The entire observatory cost, including the telescope, was $610,000. The observatory now constitutes the Lick Astronomical Department of the University of California and the observatory itself is known as Lick Observatory. In 1895 an Englishman presented to the observatory his 36\ reflector as an auxiliary to the great refractor. The telescope has been in constant use since its erection. The principal objects of research were, at first, the visual and photographic observation of planets and satellites. The fifth satellite of Jupiter was discovered here by Barnard in 1892. A systematic search for comets was also kept, and fourteen were discovered, 3 by Barnard, 9 by Perrine and 1 by Coddington. The important photographs of the Milky Way were also made here. A complete set of seisemometers were installed in 1888 and the history of all recorded shocks on the Pacific coast are here compiled.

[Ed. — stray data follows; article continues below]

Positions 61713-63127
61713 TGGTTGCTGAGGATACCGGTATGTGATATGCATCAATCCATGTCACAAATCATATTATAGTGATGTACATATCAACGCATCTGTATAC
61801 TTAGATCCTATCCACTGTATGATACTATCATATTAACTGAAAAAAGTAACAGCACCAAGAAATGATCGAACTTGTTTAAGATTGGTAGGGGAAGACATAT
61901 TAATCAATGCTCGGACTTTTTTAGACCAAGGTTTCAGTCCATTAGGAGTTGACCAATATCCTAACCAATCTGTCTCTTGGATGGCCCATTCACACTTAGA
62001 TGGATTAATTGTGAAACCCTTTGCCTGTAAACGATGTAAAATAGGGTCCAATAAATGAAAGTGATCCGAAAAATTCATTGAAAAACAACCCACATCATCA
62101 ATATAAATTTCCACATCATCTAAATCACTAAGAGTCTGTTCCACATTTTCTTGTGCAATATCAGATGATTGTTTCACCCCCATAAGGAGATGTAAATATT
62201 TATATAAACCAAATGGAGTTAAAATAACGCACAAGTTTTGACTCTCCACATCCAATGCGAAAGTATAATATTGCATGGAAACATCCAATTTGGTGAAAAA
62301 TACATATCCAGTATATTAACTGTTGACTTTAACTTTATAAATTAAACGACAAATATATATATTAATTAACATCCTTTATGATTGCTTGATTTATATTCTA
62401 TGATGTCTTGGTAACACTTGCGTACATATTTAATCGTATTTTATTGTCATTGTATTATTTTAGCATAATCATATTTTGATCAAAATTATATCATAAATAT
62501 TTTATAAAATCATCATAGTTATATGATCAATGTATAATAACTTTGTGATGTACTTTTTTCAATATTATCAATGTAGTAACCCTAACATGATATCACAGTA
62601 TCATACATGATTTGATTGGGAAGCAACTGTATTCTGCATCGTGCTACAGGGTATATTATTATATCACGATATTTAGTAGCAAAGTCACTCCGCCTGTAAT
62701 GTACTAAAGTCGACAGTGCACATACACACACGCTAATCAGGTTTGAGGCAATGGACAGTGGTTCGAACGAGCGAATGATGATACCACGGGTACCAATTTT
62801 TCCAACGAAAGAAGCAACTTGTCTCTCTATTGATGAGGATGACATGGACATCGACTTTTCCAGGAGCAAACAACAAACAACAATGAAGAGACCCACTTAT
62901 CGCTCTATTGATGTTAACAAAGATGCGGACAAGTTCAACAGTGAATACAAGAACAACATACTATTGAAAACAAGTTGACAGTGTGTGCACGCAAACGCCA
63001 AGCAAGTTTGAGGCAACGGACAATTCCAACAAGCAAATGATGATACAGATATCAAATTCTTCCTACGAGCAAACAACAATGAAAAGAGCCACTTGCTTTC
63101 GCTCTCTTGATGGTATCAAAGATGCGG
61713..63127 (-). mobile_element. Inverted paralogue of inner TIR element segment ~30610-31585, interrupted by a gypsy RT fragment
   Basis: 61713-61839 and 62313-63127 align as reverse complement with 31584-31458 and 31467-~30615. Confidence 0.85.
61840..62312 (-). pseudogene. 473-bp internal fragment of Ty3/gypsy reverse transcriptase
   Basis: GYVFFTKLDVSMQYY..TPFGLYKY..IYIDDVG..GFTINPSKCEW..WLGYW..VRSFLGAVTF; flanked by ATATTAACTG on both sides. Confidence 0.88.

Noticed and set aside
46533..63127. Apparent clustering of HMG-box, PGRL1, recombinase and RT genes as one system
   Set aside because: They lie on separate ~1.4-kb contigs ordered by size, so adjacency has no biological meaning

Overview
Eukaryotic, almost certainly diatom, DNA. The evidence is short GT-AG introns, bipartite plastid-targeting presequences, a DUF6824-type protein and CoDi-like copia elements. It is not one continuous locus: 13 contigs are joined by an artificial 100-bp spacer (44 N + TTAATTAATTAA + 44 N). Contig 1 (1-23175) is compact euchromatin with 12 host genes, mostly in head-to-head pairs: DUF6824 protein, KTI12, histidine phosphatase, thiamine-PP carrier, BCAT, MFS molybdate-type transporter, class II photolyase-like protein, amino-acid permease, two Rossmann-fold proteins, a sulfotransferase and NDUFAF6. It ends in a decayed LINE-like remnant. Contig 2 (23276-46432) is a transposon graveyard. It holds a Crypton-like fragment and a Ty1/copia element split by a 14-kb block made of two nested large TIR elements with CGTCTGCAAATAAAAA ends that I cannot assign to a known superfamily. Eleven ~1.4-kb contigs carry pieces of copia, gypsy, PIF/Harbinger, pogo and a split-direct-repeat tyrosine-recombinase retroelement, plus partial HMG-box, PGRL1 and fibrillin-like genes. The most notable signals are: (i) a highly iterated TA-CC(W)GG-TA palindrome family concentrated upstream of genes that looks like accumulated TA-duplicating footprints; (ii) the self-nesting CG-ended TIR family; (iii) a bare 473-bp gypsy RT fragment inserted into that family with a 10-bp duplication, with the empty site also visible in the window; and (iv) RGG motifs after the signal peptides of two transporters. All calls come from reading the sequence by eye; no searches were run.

The balance of the $3 million was designated in part to be used as follows: $150,000 was given for free public baths to be built and maintained in San Francisco;
$540,000 was to be used to found and endow an institution to be known as the California School of Mechanical Art;
$ 100,000 was designated for 3 groups of bronze statuary, to represent three periods of California history, to be placed before the City Hall of San Francisco;
$60,000 was for a memorial to Francis Scott Key, author of the Star Spangled Banner, to be erected in Golden Gate Park.
The above, with the $700,000 directed for the telescope and observatory, totalled $1,550,000. As indicated, by 1888 the balance had not as yet been spent. Among his other requests had been that a Pioneer Hall should be erected as well as a home for aged women. Nothing is known of the result of these requests.
Lick died on October 1st, 1877 (some reports show 1876) still affirming his materialism and Atheism.